Scott Valley’s Malone’s bids farewell to Seagate workers at party

Santa Cruz Sentinel

SCOTTS VALLEY — A couple hundred old-timers, many of whom remembered the early days of Seagate Technology when it was just a startup in a one-stoplight town, gathered Friday at Malone’s Grille, the company’s unofficial watering hole where work was often conducted in a less formal atmosphere than in the offices just down the street.

On the eve of Seagate’s last week in town — the hard drive maker is moving its administrative headquarters to Cupertino — Patti Malone had extended an open invitation to former and current Seagate employees because, she said, they were family.

“We grew up with them and they’re leaving us,” said Malone who brought in a live band and hosted the buffet. “It was my one hope and wish that we could go back in history and see everyone again. The response has been overwhelming.”

In the early 80s when Malone’s opened, the Seagate suits’ joined the bar seats along with the loggers and truckers, Malone said. “We were just a little place and they were just a startup. There was no level of seniority here. Everyone was the same.” The reunion was a personal thank you as well as “a reunion of the heart, sweat and tears” that built the company. In addition to company banquets and gatherings at the bar and restaurant, Malone opened and ran three Seagate cafeterias for five years as well. “These are the people whose efforts made Seagate the No. 1 disk drive company in the world and this was their home.”

The bar, which later added a restaurant, was known as “Building 13.” [Seagate had 12 on-site buildings at the time.] There was the “Tom and Tim Steak Sandwich,” named after Seagate sales execs Tom Finnegan and Tim Caldwell and, at one point, former top executive Tom Mitchell had his own salad named after him. A red phone at the bar, a direct Seagate extension, helped employees stay on top of business while having a drink.

Company cofounders Al Shugart and Doug Mann could always be found with their bourbon and scotch, leaning on a cigarette machine in the bar.

“That was their machine,” Malone said. “Al and Doug were there every day. I’d be in the back and Al would come back to find me and say, It’s time to buy everybody a drink.'”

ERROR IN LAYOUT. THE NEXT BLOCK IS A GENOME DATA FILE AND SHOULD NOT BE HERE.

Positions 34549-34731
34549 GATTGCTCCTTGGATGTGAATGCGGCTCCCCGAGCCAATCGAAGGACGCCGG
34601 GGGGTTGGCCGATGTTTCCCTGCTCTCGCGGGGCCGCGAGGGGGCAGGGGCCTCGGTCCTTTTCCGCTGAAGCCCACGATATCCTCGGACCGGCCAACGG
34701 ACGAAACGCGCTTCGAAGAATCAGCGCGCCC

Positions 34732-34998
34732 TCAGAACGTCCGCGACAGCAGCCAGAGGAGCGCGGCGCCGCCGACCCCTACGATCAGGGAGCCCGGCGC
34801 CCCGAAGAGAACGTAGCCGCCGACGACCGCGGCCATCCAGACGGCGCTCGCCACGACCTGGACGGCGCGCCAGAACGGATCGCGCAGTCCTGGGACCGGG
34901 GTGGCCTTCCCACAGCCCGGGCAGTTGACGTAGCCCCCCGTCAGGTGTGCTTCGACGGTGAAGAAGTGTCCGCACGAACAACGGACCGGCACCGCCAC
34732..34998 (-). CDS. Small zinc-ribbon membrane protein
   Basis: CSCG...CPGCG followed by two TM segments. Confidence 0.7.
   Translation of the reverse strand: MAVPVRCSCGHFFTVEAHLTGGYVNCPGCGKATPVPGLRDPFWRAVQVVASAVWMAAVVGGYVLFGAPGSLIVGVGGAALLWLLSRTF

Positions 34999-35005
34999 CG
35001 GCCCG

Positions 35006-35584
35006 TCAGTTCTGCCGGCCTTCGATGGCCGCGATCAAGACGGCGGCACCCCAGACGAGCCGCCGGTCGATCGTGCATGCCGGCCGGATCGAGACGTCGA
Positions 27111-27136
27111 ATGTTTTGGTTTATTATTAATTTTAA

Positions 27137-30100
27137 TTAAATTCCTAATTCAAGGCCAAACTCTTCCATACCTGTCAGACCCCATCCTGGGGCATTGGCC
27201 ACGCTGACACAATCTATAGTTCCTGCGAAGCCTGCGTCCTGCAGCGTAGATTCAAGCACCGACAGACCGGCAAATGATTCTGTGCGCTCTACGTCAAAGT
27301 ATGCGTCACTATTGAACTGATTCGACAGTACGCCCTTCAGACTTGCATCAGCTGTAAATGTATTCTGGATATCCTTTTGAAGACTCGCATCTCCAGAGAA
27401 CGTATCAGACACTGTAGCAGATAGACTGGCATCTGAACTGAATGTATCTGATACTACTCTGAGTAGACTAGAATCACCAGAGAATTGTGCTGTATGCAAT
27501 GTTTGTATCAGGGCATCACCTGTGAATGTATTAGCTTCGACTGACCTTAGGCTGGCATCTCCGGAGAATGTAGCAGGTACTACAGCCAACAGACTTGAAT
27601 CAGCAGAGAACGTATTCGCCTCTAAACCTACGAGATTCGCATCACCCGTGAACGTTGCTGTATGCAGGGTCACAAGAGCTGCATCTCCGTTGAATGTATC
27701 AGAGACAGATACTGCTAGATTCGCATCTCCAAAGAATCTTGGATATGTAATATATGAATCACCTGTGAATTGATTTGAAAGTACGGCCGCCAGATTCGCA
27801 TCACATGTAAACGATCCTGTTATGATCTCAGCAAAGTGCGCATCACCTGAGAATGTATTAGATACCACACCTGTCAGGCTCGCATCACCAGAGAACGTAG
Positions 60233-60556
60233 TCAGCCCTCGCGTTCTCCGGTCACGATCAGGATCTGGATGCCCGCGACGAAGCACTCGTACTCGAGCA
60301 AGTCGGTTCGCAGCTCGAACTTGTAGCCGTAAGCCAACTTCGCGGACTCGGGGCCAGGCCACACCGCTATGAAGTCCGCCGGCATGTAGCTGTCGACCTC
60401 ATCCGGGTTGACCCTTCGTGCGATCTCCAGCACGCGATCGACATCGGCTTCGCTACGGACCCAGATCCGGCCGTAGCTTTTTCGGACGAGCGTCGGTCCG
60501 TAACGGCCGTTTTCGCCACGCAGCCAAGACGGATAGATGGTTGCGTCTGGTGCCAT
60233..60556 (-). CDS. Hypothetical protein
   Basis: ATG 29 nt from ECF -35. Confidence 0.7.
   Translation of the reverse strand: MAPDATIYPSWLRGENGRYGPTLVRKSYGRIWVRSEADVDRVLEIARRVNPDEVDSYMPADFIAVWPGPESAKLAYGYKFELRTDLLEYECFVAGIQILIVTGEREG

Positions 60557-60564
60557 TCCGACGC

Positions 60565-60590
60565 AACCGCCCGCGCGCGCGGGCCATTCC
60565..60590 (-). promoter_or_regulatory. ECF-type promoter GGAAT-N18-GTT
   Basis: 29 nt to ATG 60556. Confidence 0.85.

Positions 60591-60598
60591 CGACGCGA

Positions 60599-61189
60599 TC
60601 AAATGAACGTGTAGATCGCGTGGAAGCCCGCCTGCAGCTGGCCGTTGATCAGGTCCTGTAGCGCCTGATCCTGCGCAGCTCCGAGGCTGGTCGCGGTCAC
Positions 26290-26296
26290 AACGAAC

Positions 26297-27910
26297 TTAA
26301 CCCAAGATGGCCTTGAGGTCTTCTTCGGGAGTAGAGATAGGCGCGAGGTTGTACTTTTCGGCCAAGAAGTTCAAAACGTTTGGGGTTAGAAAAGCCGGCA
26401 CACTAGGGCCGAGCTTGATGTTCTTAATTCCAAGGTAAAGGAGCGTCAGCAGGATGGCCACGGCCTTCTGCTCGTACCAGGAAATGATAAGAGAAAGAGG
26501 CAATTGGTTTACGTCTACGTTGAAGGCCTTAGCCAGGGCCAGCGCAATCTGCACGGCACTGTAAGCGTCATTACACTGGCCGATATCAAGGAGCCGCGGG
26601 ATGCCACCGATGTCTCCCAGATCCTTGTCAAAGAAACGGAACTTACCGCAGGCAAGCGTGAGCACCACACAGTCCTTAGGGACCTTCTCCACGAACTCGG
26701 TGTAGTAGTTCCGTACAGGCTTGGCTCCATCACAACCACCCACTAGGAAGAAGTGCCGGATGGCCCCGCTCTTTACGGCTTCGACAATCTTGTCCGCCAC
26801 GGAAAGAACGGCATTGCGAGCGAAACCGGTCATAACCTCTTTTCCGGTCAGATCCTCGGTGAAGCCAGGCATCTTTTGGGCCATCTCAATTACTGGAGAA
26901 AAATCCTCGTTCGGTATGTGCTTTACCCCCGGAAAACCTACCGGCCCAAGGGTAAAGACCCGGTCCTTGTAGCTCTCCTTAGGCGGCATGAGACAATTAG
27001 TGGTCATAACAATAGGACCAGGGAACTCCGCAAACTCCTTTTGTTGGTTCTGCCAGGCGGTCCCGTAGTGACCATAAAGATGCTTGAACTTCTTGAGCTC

Sanjoy Ghose, who was vice president of engineering and worked at Seagate from 1982-1997, said he’d usually wait a couple hours before approaching Shugart at his post at the cigarette machine. “I’d come in at 7 p.m. with requisitions and he would sign them when he was in a better mood.”

Bob Martell, who worked as director of worldwide sales in the early 80s until 1991, and flew out to the company reunion from Naples, Fla., said he was there at Malone’s whenever he wasn’t on the road.

“If I ever came in here with my team and didn’t buy a round he [Shugart] would kick my [expletive deleted],” Martell said. “He was the sweetest man I’ve ever met in my life. He would say to me, ‘Answer me in 25 words or less,’ and, ‘Bob, you are short.’ ”

The fast-growing company was also known as “Slavegate” in the 80s for pushing long workdays, said Woody Craig, who worked 14 years at the company. Despite its reputation, however, Seagate, he said, “was very good to me.”

Inevitably there was some discussion about the move. Bob Sandie, who headed up the worldwide materials division until 1997, said it didn’t make much sense. “There’s no allegiance to the past.”

For some, however, like Jean Whalen Brewster, 85, who worked as the receptionist for the main corporate building from 1985 to 1991, the gathering was a chance to say hello to old friends. “I loved Building 1. All these people are still my friends.”

This article first appeared here.

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